By Alan Prendergast
By Michael Roberts
By Michael Roberts
By Amber Taufen
By Patricia Calhoun
By William Breathes
By Michael Roberts
By Melanie Asmar
Maybe Ide wasn't consciously trying to emulate the Beats, but he certainly harbored romanticized images of them -- Burroughs living in lawless Morocco, Huncke scraping by day to day on the streets of New York City, but living to tell his stories. He copied some of their habits, drinking the cocktails favored by Kerouac; he admired Ginsberg's ability to limit drug use to experimentation and thought he could, too.
There were occasions when, high and romantic, Ide suggested that the Beat lifestyle, even the bad experiences, was necessary to his writing. Some of the Beats had romanticized self-destructive behavior. Kerouac himself had cut his fingers to write, he said, in "the blood of the Poet." Ginsberg's Columbia University roommate, Lucien Carr, an aspiring writer, had stabbed to death a man who made homosexual advances; Kerouac had based a character on Carr and used that incident in his first book, The Town and the City. Burroughs had shot his wife, Joan, to death in Mexico City during a drug-and-alcohol binge -- placing a glass on her head and attempting to shoot it off like William Tell. He later told an interviewer that he never would have become a writer if not for his wife's death, which, he said, "brought me into contact with the invader, the Ugly Spirit, and maneuvered me into a lifelong struggle, in which I have had no choice but to write my way out."
The friends' days and nights were consumed by highs and poetry and music and fantasy. One night they laid in bed with Steven Taylor, a straight guy who'd been Ginsberg's guitar accompanist since the '70s, who kept them giggling until the early morning hours with stories about touring Europe with Ginsberg, Orlovsky and Corso.
They loved the one about Corso's run-in with Dutch customs. He was ahead of the rest of the group when he was taken into a room for questioning and ordered to have a seat on a chair with wheels. The poet had thrown one of his legendary tantrums, and his language and behavior so upset a customs official that he shoved Corso, sending him and the chair rolling through a plate-glass window. Ginsberg, Orlovsky and Taylor had come around the corner just in time to see the glass shattering into the hall, along with a cursing, sputtering Corso. The poet was even more indignant when he was immediately deported and forced to fly back to San Francisco.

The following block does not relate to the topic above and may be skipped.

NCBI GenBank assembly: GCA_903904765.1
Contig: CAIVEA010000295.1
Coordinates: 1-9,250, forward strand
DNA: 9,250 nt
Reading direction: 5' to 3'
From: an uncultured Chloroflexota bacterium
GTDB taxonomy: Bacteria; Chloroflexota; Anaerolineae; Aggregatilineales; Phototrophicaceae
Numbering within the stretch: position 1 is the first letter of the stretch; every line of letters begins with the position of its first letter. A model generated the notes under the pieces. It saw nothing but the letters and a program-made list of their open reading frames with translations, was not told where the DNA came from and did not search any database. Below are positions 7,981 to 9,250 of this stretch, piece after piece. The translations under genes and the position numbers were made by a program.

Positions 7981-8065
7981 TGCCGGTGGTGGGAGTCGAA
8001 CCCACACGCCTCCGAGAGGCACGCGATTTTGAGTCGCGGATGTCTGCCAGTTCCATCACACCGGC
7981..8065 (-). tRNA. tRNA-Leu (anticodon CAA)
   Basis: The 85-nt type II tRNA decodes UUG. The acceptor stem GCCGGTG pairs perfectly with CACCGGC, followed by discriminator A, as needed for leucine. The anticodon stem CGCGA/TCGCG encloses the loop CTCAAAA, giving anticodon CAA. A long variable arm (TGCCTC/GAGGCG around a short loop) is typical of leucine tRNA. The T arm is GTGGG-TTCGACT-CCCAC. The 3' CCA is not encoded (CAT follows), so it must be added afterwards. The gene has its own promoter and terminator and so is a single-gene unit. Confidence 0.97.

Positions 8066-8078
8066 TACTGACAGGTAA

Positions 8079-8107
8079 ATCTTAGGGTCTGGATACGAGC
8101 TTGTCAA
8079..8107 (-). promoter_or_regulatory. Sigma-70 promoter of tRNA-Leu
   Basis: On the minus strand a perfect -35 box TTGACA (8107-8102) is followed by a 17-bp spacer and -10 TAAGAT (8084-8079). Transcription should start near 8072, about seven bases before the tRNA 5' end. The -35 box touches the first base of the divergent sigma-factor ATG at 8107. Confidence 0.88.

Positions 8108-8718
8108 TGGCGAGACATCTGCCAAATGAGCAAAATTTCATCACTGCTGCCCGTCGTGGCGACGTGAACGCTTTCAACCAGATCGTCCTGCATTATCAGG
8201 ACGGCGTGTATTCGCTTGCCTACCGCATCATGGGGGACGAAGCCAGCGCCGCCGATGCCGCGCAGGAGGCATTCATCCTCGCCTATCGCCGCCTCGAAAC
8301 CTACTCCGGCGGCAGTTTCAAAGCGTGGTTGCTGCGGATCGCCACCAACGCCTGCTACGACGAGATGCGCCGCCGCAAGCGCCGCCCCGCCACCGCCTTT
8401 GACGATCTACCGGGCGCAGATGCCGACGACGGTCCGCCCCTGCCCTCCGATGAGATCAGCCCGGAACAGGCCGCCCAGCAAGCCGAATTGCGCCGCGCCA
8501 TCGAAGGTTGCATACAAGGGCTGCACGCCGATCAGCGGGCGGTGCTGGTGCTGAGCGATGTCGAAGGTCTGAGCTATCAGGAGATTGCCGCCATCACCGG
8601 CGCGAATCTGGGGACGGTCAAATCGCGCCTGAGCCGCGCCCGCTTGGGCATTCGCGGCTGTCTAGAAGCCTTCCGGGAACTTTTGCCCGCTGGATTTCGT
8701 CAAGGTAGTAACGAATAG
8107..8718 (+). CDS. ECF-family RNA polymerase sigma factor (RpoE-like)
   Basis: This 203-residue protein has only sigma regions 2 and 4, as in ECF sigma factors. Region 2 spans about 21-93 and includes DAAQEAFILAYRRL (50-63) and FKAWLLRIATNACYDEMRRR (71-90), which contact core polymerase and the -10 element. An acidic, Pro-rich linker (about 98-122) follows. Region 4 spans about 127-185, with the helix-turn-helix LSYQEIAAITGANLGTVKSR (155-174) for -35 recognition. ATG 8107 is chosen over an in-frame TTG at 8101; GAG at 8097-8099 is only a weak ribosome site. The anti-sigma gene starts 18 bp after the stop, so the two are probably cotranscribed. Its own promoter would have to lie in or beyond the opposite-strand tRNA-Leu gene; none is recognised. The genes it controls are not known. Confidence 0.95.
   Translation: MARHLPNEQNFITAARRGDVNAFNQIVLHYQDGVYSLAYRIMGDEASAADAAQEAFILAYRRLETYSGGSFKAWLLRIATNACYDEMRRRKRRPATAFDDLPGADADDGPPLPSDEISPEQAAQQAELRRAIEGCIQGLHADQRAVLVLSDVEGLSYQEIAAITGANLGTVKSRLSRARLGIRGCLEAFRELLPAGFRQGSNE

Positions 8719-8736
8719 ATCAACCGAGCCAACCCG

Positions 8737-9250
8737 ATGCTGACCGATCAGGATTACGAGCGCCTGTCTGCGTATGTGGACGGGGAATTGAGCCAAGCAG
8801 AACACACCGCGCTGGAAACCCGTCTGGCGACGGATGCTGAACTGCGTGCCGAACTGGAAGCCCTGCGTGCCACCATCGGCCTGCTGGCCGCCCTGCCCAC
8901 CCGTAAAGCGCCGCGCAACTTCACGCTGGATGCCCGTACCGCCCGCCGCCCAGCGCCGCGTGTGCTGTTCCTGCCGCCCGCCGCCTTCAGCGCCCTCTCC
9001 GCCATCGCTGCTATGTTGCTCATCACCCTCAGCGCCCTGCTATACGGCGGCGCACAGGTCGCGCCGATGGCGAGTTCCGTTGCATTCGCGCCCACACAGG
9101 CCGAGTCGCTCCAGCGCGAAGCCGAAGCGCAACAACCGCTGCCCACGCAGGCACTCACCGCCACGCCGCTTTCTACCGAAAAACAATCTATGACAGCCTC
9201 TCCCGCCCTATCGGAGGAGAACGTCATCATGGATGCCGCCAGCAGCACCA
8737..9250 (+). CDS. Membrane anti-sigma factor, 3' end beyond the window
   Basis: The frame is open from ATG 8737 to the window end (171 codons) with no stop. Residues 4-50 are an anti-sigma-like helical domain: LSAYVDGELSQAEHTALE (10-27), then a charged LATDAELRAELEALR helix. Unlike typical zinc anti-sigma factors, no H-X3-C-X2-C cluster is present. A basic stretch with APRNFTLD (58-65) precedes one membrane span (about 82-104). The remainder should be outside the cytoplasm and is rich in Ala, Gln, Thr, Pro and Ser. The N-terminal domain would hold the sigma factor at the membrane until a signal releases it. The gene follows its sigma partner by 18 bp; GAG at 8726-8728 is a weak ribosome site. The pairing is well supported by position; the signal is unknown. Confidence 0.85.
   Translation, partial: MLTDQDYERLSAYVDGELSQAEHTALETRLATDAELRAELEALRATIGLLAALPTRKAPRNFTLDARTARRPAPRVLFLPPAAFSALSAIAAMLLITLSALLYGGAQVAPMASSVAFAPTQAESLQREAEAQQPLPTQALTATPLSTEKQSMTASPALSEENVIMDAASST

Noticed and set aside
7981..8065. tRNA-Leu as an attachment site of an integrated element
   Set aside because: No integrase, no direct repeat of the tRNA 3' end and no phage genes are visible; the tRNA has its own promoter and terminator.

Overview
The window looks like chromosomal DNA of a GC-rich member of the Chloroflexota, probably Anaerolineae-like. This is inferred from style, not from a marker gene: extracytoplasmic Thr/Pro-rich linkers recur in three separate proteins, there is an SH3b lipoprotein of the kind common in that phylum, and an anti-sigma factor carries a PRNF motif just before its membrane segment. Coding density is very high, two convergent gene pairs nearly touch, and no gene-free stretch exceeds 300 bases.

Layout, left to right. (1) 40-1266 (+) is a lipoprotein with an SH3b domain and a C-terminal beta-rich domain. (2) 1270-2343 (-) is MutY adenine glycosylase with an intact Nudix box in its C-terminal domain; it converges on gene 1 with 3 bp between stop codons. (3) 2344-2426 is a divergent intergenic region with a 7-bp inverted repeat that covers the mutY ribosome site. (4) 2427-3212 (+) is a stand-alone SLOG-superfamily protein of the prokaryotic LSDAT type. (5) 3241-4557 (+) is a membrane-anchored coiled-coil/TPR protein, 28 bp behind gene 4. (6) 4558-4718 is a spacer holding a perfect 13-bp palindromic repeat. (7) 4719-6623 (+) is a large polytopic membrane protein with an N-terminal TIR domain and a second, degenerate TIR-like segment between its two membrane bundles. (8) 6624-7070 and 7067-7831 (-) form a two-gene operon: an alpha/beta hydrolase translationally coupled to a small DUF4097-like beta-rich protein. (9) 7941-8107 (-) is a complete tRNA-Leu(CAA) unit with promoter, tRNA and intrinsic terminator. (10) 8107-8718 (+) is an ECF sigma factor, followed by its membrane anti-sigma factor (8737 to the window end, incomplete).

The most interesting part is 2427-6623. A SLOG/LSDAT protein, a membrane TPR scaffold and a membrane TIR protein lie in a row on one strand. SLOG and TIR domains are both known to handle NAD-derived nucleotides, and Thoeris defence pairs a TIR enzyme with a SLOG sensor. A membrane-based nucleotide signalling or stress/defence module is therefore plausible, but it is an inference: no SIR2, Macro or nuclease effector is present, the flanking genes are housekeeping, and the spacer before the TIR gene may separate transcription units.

Knowing Corso, it was easy to picture his tirade - another wild but harmless Beat story. Not everything that summer was so harmless, though. Ide had screwed up his teaching job at Naropa from the first day, partying all night and well into the morning with Hale and then showing up late for class. Ginsberg couldn't understand it: Not only was Ide being paid for the teaching assignment, but it was valuable exposure to people involved in the poetry scene across the country. The old poet man threw up his hands in bafflement.
If Ginsberg couldn't understand Ide's inability to act responsibly, Hale thought he did. The drugs and alcohol were part of it, but he also thought the teaching job was too much of a burden for his friend. Most of the students were older, and some had published more work than Ide, best young poet in America or not. For all his devil-may-care wildness, Ide was insecure and took criticism to heart, especially when it came from Ginsberg. His voice had a soft roughness to it, and he sometimes had difficulty making himself heard at readings. Or, nervous, he would read too fast. And then, from the back of the room, Ginsberg would pipe up: "We can't hear you back here. Speak up!"
Ide would fret for days after such a performance, afraid that he'd disappointed his mentor again. He was truly miserable that he'd botched the teaching assignment, but he just didn't seem able to help it. He'd resolve to do better, then step over the edge again.
Toward the end of the session, Ide came up with yet another crazy plan, this time to score heroin, going in on the cost with Hale and Sebastian, a large German addict with a vile temper. The plan went bad from the beginning: Ide and Hale spent three hours at a Denny's in Denver waiting for a male prostitute to bring the dope, then returned to their rented house in Boulder much later than they'd intended. Hale's mistake, though, was believing Ide when he said that Sebastian had asked him to keep his share of the heroin until he could claim it.
Ide was gone when Sebastian showed up outside the house at 3 a.m. and began yelling to get in, that he wanted his dope. Hale opened the door and tried to explain that Ide had his share, but Sebastian went berserk. He pushed Hale aside and searched the house. When he couldn't find Ide, he tore the posters off the walls. He then moved on to Miles's house, looking for the thief. Ide wasn't at Miles's house, either, so Sebastian took his anger out on a young kid who was staying there, walloping him in the face and breaking his nose. Then he emptied a fire extinguisher throughout the house.